At the beginning of August, Liz Truss, the candidate in the British Conservative leadership race, was clear about the relationship she intended to maintain with the Scottish prime minister.
So it’s no surprise that two weeks later, when Liz Truss and her opponent Rishi Sunak showed up in Perth, Scotland, for a campaign event, they were greeted by protesters.
shame on youCan we hear again and again from the mouths of these independence supporters, many of whom are flying the flags of Scotland or the European Union.
In the front row, in front of the security barrier, are two young women: Inez, a lifelong separatist, and her friend Laura, who recently changed her mind about the issue.
We have to take this risk, it’s the only way to get rid of this conservative governmentShe says, illustrating the hostility many independence activists feel toward the London government and its conservative policies.
Britain’s exit from the European Union, a turning point
In September 2014,
no He won the Scottish independence referendum with 55.3% of the vote.
Eight years later, an opinion poll was published in August in the newspaper Sunday times It shows that the Scottish population remains deeply divided, with 49% of voters supporting independence today, versus 51% who would oppose it. This same sounding shows that the choice in favor of remaining in the UK will drop to 48% if Liz Truss wins the race to lead the Conservative Party.
According to Christian Allard, former MP for Scottish National Party (SNP) In the Edinburgh Parliament and European Parliament, the Brexit vote in 2016, two years after the Scottish independence referendum, inflamed nationalist sentiment among many Scots.
Although the United Kingdom as a whole narrowly supported leaving the European Union (EU), in Scotland 62% of voters wanted to remain in its membership.
” We didn’t have a campaign that talked about the status quo, which said, “But things are as they are, they will stay that way.” Two years later, Scotland left the European Union against its will. And yet? We see the economic conditions here, an economic disaster, with conservative governments more populist than conservative. »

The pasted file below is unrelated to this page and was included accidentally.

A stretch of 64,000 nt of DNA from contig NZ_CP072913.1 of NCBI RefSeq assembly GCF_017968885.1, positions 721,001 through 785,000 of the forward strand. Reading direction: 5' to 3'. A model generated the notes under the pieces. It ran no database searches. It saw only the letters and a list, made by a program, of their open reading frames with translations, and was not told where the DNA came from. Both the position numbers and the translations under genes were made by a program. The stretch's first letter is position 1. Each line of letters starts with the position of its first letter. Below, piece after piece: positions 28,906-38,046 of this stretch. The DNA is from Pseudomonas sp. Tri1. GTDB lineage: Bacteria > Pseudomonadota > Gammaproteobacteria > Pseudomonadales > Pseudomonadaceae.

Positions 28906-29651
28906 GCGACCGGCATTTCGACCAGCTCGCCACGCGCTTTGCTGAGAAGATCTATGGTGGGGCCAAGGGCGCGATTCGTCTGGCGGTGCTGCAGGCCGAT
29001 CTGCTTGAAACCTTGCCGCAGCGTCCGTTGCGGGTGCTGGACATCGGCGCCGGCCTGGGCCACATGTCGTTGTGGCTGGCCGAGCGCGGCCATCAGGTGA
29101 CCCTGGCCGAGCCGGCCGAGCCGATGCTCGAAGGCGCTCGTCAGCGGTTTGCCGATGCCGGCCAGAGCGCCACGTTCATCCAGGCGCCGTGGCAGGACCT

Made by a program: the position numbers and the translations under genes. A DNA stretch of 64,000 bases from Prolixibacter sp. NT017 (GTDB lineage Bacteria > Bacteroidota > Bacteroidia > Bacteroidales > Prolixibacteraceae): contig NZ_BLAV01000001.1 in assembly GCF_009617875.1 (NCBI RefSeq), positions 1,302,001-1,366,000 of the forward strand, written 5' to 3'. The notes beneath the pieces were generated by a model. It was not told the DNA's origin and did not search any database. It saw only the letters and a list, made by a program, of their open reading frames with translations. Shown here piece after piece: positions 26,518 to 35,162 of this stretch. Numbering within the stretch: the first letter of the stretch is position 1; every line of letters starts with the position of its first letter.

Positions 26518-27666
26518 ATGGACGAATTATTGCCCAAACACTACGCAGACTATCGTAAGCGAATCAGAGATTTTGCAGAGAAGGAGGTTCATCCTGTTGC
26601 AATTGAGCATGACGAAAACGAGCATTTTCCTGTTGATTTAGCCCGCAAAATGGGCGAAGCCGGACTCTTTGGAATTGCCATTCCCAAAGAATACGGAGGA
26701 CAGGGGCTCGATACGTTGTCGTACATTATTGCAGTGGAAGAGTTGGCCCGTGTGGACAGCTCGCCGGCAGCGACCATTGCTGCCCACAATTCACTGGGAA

Referendum or not?
In June, Scottish First Minister Nicola Sturgeon announced her desire for a second referendum on Scottish independence. Scheduled date: October 19, 2023.
However, she will have to face a huge obstacle. Unlike in 2014, London refused to hold a referendum, a position championed by the two contenders for the premiership, Liz Truss and Rishi Sunak.
” It’s frankly crazy for politicians to try to focus on an unnecessary and divisive constitutional referendum at a time when people are worried about heating their homes. »
According to University of Aberdeen Professor Emeritus Michael Keating, in this context, a vote similar to what was done eight years ago is
In the absence of an agreement from London, Prime Minister Nicolas Sturgeon has turned to the courts first and is even considering making the next general election a referendum.
How will the exercise actually take place?
We are in a period of great uncertaintyMichael Keating answers.
Even if Scotland stays within the United Kingdom, the expert on questions of nationalism notes that the chasm separating London and Edinburgh continues to widen politically.
Whether at the regional or national level, the Scottish National PartyEnjoying the support of both separatists and national voters, it remains a dominant political force.
acting Scottish National Party
- In Edinburgh: 64 out of 129 MPs
- In London: 48 out of 59 Scottish MPs
Meanwhile, the two main national parties, the Conservatives and Labor, are struggling to win over the Scottish voters.
” There is a loss of knowledge of what is happening. Without a presence in Scotland, they do not know the terrain well and do not know how to play the political game in Scotland. »
Moreover, very few Scots are invited to choose the UK’s next prime minister, whose identity will be revealed on Monday.
As this is a contest for the leadership of the Conservative Party, only members in good standing can vote.
According to a study by Professor Tim Bell, Queen Mary University of LondonOnly 6% of the party’s 160,000 members live in Scotland, compared to 56% who live in London or the southeast of the country.
So, without much support in Scotland, the UK’s next prime minister will have to contend with the Edinburgh government’s independence ambitions, while managing an inflationary and energy crisis of a magnitude unparalleled in decades.
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